may have a hugely important consequence in terms of who gets into the next
debate.

The next debate for the Republicans is Tuesday. It`s a Republican
debate hosted by the FOX Business Channel. In order to qualify to get into
that debate, a candidate has to be polling at at least 2.5 percent in the
four most recent national polls conducted through November 4th, which is
today, as recognized by the FOX Business Channel.

OK, so that`s what they`ve said about the criteria. What FOX has
said is not which polls they`re going to recognize. So, we`re sort of
guessing at this a little bit.

But using their previous criteria from the FOX News Channel`s earlier
debate, using that as a guide, this is what the polls look like, in terms
of who`s going to get in.

Down on the bottom there, right on the bubble, you see you have
former Governor Mike Huckabee of Arkansas and Kentucky Senator Rand Paul.
They`re just both just barely qualifying to get into the debate. They`re
just above that 2.5 percent cutoff. You also see there New Jersey governor
Chris Christie failing to qualify. That`s the three polls that were out
before tonight.

Remember, the cutoff is tonight at midnight. And now late tonight,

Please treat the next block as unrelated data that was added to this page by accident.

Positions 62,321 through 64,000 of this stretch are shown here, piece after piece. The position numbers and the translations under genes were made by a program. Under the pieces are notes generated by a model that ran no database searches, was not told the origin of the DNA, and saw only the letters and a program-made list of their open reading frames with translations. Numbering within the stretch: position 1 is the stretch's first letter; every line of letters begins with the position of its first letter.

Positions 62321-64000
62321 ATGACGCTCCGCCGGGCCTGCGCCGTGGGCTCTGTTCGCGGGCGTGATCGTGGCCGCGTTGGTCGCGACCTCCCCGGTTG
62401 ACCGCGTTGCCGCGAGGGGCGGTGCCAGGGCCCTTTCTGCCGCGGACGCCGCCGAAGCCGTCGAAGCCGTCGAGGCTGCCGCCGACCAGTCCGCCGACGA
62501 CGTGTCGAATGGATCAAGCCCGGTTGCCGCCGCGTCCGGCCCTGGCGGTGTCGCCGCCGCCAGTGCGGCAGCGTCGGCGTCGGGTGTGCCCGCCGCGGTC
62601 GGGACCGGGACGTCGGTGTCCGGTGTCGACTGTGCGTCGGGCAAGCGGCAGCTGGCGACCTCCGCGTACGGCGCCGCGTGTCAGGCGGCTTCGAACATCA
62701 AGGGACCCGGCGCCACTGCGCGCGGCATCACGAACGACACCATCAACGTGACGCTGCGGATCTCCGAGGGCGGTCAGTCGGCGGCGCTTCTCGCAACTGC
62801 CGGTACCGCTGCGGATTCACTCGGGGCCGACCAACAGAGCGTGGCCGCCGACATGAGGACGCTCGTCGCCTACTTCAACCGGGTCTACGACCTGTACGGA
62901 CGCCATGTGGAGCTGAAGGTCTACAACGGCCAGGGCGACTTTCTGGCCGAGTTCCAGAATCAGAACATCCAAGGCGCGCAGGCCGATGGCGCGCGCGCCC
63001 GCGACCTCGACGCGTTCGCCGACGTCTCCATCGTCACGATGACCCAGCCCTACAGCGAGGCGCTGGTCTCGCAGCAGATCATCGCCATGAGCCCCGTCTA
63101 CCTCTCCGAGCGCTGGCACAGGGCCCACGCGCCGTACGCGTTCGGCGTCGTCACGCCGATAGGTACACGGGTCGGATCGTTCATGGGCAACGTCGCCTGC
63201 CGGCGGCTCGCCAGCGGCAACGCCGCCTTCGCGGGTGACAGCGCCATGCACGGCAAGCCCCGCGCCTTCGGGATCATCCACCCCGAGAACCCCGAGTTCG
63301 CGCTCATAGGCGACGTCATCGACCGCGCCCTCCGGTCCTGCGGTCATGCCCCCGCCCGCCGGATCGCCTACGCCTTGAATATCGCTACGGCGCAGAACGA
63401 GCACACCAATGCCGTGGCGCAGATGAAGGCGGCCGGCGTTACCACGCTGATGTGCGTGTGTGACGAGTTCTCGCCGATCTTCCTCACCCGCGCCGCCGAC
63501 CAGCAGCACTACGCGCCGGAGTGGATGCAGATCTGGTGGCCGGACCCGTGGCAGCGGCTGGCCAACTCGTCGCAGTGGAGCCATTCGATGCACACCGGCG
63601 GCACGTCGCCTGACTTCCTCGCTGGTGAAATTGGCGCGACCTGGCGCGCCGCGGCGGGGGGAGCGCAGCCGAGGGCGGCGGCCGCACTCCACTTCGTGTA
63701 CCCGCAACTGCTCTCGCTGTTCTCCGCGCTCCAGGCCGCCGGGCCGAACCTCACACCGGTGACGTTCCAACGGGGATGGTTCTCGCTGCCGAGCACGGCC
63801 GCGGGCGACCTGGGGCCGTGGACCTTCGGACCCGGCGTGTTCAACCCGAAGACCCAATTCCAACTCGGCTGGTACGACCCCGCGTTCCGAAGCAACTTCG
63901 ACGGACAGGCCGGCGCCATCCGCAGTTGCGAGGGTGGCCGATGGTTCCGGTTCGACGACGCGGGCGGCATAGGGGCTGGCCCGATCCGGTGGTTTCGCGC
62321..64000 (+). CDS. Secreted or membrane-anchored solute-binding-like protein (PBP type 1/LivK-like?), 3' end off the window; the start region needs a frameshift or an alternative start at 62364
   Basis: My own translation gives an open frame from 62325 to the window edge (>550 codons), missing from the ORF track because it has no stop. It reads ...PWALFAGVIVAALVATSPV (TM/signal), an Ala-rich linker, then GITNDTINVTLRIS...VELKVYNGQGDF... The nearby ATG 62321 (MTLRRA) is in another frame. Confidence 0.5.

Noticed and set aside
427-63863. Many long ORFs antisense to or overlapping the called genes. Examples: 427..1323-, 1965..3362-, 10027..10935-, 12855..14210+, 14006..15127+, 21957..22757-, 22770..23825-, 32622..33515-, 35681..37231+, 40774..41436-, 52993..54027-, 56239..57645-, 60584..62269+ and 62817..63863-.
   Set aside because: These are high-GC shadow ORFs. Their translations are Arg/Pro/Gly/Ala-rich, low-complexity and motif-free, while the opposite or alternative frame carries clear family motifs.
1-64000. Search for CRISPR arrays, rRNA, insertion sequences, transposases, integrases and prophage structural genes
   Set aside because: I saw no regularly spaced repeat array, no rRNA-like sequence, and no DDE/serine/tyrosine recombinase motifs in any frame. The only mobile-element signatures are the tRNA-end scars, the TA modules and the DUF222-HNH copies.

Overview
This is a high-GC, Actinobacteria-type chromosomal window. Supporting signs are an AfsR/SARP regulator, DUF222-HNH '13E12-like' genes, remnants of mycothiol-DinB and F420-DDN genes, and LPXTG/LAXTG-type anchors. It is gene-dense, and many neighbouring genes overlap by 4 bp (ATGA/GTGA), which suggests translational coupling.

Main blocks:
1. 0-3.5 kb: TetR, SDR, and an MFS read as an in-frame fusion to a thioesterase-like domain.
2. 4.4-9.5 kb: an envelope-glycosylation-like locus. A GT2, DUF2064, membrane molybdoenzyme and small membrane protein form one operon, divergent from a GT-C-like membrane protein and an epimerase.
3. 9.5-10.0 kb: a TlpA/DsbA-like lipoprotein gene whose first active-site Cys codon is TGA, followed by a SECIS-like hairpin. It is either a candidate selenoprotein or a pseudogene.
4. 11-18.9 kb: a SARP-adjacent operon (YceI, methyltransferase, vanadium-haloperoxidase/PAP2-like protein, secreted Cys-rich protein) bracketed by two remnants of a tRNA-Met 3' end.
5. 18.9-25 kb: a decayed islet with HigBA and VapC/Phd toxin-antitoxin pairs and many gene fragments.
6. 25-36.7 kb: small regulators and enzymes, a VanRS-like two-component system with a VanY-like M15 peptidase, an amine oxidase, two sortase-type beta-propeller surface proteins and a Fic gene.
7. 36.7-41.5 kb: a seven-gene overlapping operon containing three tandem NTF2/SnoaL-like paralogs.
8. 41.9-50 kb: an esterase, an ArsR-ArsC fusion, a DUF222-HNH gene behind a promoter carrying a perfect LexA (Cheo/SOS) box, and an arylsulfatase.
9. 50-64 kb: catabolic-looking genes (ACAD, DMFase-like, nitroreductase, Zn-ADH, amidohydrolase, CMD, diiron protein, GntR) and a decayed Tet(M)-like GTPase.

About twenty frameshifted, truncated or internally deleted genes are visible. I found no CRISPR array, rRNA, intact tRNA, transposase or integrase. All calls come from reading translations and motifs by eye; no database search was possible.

we got this brand new poll, the new FOX News poll, in theory because of the
cutoff date at midnight, this should be the last poll that factors into who
qualifies.

And according to the standards FOX Business has set who gets into the
debate, Rand Paul and Mike Huckabee would need at least 2 percent in this
latest poll in order to be in the clear. Chris Christie would need to hit
3 percent or better in order to be in the clear and qualify for the debate.

But look what this says. The latest FOX News poll, down at the
bottom, you have Rand Paul, Mike Huckabee at 4 percent. That means they
should be in. But Chris Christie does not hit 3, he`s only at 2.

And when you factor in that news poll, according to the FOX Business
criteria, Chris Christie does not make the cut.

Now, to be fair, FOX Business will not officially announce who`s in
the debate until tomorrow night at 7:00. And remember, FOX Business hasn`t
said exactly which polls they`re going to use in the polling average for
deciding who`s to qualify. Maybe they`ll fudge it and change which polls
they`ve decided to use and they`ll find something favorable for Chris
Christie to factor it in. Maybe they`ll find Chris Christie at 2.25
percent is close enough.

But it stands right now to our best knowledge, and the best guess of
their methodology that Chris Christie is going to be at the kids table on
Tuesday night. Drama.

That does it for us tonight. We`ll see you again tomorrow.

Now, it`s time for "THE LAST WORD." Alex Wagner is in for Lawrence
tonight.

THIS IS A RUSH TRANSCRIPT. THIS COPY MAY NOT BE IN ITS FINAL FORM AND MAY
BE UPDATED.
END